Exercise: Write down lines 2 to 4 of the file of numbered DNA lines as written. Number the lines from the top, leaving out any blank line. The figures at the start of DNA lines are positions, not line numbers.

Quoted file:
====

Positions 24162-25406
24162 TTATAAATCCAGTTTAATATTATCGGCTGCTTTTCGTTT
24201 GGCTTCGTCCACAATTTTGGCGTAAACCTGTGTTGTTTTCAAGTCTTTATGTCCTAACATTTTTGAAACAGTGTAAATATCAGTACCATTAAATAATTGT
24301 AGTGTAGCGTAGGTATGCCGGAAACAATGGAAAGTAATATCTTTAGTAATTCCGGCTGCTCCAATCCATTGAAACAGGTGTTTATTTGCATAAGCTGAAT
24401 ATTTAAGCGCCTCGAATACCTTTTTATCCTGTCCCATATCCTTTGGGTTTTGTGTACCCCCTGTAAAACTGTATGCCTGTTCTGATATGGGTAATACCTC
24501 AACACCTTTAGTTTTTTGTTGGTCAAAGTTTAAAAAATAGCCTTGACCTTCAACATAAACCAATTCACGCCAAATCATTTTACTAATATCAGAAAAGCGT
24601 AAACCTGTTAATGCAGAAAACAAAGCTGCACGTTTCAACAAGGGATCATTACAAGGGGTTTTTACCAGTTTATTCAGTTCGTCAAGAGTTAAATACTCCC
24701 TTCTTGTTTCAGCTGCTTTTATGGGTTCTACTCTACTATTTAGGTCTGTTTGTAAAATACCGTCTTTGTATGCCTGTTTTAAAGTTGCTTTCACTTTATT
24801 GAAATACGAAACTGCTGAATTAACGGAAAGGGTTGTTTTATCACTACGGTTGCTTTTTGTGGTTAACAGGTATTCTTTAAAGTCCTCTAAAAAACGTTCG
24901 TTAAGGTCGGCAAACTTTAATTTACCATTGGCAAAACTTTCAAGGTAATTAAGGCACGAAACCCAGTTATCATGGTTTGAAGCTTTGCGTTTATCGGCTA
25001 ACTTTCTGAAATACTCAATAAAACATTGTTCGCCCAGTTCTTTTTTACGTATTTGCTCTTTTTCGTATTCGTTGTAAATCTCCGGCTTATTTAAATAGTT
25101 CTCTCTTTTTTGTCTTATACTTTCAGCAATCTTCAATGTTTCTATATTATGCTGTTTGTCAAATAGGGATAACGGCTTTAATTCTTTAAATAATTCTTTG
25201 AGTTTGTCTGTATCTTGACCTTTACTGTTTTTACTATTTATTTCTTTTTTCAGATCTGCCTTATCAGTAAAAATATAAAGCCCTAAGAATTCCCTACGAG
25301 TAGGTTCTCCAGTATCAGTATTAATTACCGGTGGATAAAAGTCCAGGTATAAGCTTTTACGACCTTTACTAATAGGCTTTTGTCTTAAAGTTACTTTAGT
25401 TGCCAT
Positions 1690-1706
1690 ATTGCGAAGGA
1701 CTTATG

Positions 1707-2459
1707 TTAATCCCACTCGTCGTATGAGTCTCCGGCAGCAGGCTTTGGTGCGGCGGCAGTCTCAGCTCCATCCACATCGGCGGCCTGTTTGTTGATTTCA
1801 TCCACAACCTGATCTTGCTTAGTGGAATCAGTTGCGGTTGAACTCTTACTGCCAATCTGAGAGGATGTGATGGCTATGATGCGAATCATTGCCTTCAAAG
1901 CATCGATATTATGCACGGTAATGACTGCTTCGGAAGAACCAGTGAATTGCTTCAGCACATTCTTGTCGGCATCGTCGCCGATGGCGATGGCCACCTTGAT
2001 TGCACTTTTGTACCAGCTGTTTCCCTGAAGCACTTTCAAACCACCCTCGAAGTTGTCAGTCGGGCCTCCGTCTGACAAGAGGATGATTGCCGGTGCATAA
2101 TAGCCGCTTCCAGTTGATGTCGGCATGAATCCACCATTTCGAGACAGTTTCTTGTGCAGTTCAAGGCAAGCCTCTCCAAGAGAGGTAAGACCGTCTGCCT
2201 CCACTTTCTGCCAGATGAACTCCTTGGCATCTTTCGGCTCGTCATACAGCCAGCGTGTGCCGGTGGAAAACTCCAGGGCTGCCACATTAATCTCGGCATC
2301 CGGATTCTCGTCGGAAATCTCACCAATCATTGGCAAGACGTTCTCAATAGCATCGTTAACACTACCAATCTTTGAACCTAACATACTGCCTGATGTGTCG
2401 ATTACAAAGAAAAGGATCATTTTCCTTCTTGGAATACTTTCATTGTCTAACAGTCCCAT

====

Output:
24162 TTATAAATCCAGTTTAATATTATCGGCTGCTTTTCGTTT
24201 GGCTTCGTCCACAATTTTGGCGTAAACCTGTGTTGTTTTCAAGTCTTTATGTCCTAACATTTTTGAAACAGTGTAAATATCAGTACCATTAAATAATTGT
24301 AGTGTAGCGTAGGTATGCCGGAAACAATGGAAAGTAATATCTTTAGTAATTCCGGCTGCTCCAATCCATTGAAACAGGTGTTTATTTGCATAAGCTGAAT